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Why does JavaScript hoist variables?

What was the rationale of the designers when they decided to implement hoisting? Are there any other popular languages that do this?

Please provide relevant links to documentation and/or records.

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    I suspect at this point it's historical, and I seriously doubt it was anything other than "ease of implementation" originally. – Dave Newton Feb 21 '13 at 14:49
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    Honestly, ask Brendan Eich, he seems to be quite responsive. – Felix Kling Feb 21 '13 at 15:01
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    How is this question not constructive? – Francisc Apr 23 '14 at 23:30
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    @Francisc welcome to Stack Overflow, where all you can ask about is moving a div in jQuery – Xlaudius Jun 7 '14 at 13:53
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    This is a really important question. It should have been allowed. It was not flame-bait. Hoisting is one of the core elements of understanding how JavaScript works, and the "why" is a legitimate question that is addressed in most textbook treatments of the language. It is NOT OK that Stack Overflow people CONSTANTLY stomp on people's questions like this. – bearvarine Sep 22 '15 at 14:03
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As Stoyan Stefanov explains in "JavaScript Patterns" book, the hoisting is result of JavaScript interpreter implementation.

The JS code interpretation performed in two passes. During the first pass, the interpreter processes variable and function declarations.

The second pass is the actual code execution step. The interpreter processes function expressions and undeclared variables.

Thus, we can use the "hoisting" concept to describe such behavior.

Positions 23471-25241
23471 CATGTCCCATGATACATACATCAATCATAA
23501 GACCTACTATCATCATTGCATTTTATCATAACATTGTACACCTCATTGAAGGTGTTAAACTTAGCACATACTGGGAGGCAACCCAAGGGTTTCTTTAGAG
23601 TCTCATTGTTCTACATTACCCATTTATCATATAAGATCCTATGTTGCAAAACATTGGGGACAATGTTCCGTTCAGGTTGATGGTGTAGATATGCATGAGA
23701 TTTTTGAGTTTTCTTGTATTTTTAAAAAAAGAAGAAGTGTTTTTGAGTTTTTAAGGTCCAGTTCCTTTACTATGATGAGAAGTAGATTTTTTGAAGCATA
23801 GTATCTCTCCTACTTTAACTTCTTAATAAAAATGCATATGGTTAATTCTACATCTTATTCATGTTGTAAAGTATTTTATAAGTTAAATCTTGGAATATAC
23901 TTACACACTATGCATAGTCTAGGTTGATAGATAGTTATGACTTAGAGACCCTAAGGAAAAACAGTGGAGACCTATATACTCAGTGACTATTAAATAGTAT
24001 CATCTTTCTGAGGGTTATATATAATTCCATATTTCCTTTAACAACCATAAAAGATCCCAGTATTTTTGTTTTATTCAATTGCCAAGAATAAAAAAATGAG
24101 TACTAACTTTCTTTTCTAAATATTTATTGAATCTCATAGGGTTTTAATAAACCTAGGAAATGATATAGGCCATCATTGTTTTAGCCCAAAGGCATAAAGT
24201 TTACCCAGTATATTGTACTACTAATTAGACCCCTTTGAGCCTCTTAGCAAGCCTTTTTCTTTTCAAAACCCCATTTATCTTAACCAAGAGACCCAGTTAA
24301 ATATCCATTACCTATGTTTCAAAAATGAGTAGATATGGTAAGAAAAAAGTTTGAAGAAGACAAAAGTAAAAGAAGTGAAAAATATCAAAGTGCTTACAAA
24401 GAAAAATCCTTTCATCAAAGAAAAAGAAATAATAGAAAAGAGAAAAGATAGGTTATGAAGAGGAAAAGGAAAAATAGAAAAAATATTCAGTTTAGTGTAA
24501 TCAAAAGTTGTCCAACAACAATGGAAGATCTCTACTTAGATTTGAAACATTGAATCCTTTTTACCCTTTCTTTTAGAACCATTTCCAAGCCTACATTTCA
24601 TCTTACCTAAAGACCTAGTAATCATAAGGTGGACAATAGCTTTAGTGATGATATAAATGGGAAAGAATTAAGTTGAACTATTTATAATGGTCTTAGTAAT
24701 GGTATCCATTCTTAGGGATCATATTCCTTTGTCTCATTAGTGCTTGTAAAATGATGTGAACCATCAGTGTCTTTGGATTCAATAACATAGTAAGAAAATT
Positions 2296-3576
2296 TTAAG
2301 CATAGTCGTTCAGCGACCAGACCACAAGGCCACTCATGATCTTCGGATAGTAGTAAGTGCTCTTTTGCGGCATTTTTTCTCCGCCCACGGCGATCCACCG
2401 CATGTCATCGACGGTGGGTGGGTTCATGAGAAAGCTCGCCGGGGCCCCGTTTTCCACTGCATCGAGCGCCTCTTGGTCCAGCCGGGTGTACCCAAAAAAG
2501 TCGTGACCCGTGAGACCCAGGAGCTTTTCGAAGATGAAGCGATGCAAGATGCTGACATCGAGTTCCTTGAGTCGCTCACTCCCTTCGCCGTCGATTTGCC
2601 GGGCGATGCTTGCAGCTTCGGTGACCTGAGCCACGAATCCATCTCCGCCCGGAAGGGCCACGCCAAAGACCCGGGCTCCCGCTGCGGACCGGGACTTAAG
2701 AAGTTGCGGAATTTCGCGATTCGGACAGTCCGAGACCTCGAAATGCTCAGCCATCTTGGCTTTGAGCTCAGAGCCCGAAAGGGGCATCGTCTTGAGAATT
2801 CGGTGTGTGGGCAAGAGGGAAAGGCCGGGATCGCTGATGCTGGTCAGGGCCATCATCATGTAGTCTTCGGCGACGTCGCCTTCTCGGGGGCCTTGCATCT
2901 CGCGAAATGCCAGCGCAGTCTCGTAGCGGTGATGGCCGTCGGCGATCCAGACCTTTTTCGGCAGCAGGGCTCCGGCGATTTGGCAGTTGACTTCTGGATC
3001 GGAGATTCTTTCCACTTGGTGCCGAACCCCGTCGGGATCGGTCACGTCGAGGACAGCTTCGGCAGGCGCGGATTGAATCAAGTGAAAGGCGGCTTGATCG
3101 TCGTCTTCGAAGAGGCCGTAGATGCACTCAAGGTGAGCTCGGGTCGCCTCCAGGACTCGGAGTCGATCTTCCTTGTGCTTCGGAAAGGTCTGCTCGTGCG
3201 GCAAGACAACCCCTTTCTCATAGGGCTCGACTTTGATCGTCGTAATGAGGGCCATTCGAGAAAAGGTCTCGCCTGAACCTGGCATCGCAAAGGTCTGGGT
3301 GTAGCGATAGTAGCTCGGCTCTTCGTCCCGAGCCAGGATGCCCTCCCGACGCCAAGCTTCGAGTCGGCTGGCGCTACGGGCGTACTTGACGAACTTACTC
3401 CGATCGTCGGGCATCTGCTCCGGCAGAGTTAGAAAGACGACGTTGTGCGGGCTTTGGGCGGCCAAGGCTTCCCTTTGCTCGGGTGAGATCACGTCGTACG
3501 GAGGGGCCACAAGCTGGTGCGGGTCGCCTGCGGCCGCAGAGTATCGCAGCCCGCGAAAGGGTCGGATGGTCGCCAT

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    I personally really do not like the word "hoisting". It gives the false representation that variable and function declarations are magically hoisted to the top of the current scope, when in reality, the JS interpreter, as you mentioned, scans the source code for the bindings and then executes the code. – contactmatt Feb 24 '13 at 22:32
  • Now I got why JS most misunderstood language, I didn't see this in any tutorial. And got confused with hoisting (and interepreter flow). – Swapnil Patwa Aug 23 '17 at 8:22
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    Uh, this doesn't really explain the rationale. A single-pass interpreter (that would not have led to hoisting) would have been much simpler - so why did the designers opt for two passes? – Bergi Feb 7 '18 at 17:46
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    This does not explain why variables, specifically are hoisted. Functions make sense, variables do not (in most cases) -- I believe it's a bug. – Josh M. Sep 7 '18 at 17:07
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    Josh M. This is so extensively specified, I don't think that this is a "bug" ... (I agree that this answer doesnt really answer the reasoning though) – Jonas Wilms Apr 11 '19 at 13:37
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JS creator Brendan Eich once said (on Twitter):

"var hoisting was thus [an] unintended consequence of function hoisting, no block scope, [and] JS as a 1995 rush job."

He also explained that…

"function hoisting allows top-down program decomposition, 'let rec' for free, call before declare; var hoisting tagged along."

Brendan Eich

Are there any other popular languages that do this?

I don't know of any other popular languages that hoist variables in the same manner. I think even ActionScript — another implementation of ECMAScript used in Flash development — did not implement hoisting. This has been a source of confusion and frustration for developers familiar with other languages who are learning JavaScript.

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This is because javascript interpreter interprets code in two cycles.

  1. Code completion/compilation:
  2. Code execution:

In 1st cycle all the variable and function declarations are taken to top of the function scope it is executing in. This helps in creating variableObjects for execution context of function even before it's execution.

In 2nd phase, value assignments, code statements and function calls takes place line by line in expected manner.

You have a little more detailed read over here.

It will give you a better picture around behavior around let, const and class declarations, also the precedence it follows between variable and functions.

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    Are you implying that it's a consequence of a design choice? If so, you should state it clearly in your answer. But reading Brendan Eich's answer, it might have been a wanted feature, it depend of how you interpret the last sentence. Bottom line, i still don't know why for sure – Bombinosh May 7 '19 at 14:35

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